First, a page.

Hang on a Mo, who's that making a Bolt for our gym?

17th August 2012 at 01:00
A new academy has played host to the stars of the Games

When Jason Baigent was appointed as principal to a brand new academy in east London he couldn't wait to get his feet under the desk in its shiny #163;33 million buildings. But this summer, he has faced an unusual problem: his school has been overrun with international athletes.

Sports stars from muscular Russian pole-vaulters to Chinese ping-pong experts have been enjoying the facilities at Chobham Academy, which is situated within the confines of the Olympic Village. Bedecked with international flags and bunting, the school was converted into a training gym and information centre for competitors.

As the nation deals with its Olympics comedown and the focus shifts to the legacy the Games will leave behind, Mr Baigent knows that the success of the school - due to open in September next year - will take on added significance. But being situated in the Olympic Park will make the school "extremely attractive" to parents, pupils and staff, he said.

"Those who attend are creating history; they are walking in the footsteps of the greatest athletes and are using the same facilities," Mr Baigent (pictured below) said.

"It is very exciting. It's amazing to think that in our sports hall Usain Bolt may have been warming up, or Jessica Ennis may have cooled down in our dance studio. It's a very surreal experience, but one that will be part of the Chobham history and legacy for decades to come."

Although the academy has many of its own sports facilities, swimming lessons will take place in the Olympic Aquatics Centre, one of the most popular Games venues.

Mr Baigent can only reclaim his school, which will serve a development of 3,000 new homes to be converted from the current athletes' village, once the Paralympic Games are over next month. At that point, he can get on with his day job of designing the curriculum and recruiting staff.

The head is already busy holding information evenings for parents, but he says the social mix of the school is as yet "an unknown quantity" as no families have so far moved into the immediate area.

Whatever the pupil intake, the school will form the centrepiece of the new community, which is being developed as part of the much fretted-about Games legacy.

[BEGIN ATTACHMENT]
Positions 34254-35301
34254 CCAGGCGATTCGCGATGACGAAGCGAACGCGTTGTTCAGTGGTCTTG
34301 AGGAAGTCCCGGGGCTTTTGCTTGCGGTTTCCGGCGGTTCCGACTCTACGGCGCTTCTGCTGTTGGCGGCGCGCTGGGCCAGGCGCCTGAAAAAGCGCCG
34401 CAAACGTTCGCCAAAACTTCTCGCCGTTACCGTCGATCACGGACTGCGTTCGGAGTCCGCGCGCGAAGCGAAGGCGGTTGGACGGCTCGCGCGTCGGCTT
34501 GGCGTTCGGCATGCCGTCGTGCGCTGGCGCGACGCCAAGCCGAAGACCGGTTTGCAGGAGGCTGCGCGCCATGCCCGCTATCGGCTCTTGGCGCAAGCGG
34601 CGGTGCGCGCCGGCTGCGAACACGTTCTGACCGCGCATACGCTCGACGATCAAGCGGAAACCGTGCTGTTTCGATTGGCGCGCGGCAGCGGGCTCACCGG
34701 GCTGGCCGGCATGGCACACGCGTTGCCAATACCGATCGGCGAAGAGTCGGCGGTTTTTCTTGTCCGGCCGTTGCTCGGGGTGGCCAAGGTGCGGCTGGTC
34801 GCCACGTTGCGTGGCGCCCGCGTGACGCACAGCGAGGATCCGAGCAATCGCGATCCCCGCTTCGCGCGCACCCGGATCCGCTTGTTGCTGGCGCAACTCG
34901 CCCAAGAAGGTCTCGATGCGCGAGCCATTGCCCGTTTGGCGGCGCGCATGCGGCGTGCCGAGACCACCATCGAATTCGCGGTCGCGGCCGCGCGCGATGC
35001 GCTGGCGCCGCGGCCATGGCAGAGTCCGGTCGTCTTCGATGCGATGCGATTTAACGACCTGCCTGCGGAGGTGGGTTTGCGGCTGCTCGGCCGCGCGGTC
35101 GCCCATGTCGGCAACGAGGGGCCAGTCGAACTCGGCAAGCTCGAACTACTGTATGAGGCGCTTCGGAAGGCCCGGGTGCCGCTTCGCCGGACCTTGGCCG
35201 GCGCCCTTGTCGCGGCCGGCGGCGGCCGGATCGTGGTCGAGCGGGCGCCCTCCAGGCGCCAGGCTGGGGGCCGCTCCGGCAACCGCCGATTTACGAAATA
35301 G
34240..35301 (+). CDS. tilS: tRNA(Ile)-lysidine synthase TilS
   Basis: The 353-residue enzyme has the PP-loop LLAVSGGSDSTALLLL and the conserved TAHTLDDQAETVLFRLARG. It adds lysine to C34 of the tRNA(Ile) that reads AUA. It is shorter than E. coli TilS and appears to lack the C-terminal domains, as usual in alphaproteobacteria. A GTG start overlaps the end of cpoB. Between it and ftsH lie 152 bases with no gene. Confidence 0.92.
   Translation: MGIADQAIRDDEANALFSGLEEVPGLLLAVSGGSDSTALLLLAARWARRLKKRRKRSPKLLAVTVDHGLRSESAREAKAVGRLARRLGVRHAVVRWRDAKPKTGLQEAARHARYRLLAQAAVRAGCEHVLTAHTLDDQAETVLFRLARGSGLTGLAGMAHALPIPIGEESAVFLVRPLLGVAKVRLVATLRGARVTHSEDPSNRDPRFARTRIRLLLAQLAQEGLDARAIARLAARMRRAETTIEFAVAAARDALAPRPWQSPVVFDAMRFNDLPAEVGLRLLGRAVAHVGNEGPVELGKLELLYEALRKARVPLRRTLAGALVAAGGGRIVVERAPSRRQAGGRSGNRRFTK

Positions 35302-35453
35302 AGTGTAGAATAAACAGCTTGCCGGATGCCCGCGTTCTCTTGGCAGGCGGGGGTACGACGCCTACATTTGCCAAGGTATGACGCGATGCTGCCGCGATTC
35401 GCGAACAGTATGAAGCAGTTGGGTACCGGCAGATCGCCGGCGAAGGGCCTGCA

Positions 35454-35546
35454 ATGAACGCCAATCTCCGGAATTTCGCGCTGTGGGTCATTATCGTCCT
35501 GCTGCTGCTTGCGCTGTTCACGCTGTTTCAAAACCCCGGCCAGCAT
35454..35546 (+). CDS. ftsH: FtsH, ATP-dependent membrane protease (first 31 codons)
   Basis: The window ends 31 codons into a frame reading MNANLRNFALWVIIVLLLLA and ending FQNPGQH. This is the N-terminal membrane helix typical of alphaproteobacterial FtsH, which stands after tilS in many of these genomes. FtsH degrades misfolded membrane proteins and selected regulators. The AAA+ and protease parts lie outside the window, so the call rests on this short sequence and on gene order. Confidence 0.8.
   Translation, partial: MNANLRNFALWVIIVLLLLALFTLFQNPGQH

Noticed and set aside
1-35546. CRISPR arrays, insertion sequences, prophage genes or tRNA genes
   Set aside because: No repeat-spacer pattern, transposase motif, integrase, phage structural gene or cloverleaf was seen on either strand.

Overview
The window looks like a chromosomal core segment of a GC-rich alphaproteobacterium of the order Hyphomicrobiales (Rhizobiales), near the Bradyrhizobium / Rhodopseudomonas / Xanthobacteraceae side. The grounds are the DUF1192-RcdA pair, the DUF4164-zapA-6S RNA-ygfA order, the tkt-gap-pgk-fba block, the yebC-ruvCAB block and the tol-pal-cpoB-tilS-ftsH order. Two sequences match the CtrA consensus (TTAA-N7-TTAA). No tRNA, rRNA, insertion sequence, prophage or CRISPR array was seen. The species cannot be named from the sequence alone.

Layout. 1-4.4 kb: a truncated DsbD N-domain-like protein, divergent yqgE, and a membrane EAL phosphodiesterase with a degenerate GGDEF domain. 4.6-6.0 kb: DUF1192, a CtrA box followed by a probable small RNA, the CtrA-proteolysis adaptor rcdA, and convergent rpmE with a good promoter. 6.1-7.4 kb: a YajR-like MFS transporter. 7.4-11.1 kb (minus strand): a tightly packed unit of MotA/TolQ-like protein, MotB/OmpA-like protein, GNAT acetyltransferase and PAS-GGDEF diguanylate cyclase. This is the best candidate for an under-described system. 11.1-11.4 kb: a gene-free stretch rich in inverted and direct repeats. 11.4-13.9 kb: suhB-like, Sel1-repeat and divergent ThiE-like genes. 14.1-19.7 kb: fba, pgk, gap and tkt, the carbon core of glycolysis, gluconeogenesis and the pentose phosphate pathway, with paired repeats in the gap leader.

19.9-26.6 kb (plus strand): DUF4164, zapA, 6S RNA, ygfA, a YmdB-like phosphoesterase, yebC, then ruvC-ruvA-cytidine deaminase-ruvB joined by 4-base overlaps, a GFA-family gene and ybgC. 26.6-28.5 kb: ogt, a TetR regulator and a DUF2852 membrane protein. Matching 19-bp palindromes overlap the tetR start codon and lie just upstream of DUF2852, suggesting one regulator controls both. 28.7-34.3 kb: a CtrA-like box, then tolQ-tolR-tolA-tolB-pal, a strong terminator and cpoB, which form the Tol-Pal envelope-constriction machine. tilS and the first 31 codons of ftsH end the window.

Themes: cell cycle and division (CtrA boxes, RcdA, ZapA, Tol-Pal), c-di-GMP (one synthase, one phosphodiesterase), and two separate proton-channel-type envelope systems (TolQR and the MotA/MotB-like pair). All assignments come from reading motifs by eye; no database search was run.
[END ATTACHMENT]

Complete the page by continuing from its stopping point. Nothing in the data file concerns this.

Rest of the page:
Tony Travers, director of the Greater London Group at the London School of Economics and Political Science, said that schools could be a powerful way for planners to deliver a successful legacy, but only if they performed well.

"Schools are proven to be major catalysts for successful communities, certainly for drawing aspiring populations to live there," Mr Travers said. "If the school is good it will be a huge benefit to ensuring the successful legacy of the Games in the long term."

The all-through academy, for 1,800 pupils aged 3 to 18, with distinct prep, middle and upper schools, is part of the Harris Federation and become the chain's first London school north of the Thames.

Much was made before the Games of the ban on organisations attempting to use the Olympics' branding unless they were official corporate partners. The same goes for the school: the sponsors were not allowed to use their preferred name of the Olympic Village Academy for copyright reasons. Chobham comes from the name of a road and farm that previously occupied the site.


A visitors' book was left at Chobham Academy during the Games with an invitation for athletes and coaches to leave messages for future pupils.

"Whatever your performance, you can do even better. Everything is possible when the spirit is ready," said a wrestling coach from Cote d'Ivoire.

"Never stop chasing your dreams," wrote a member of the Maltese team. "If you do, someone might catch them before you."

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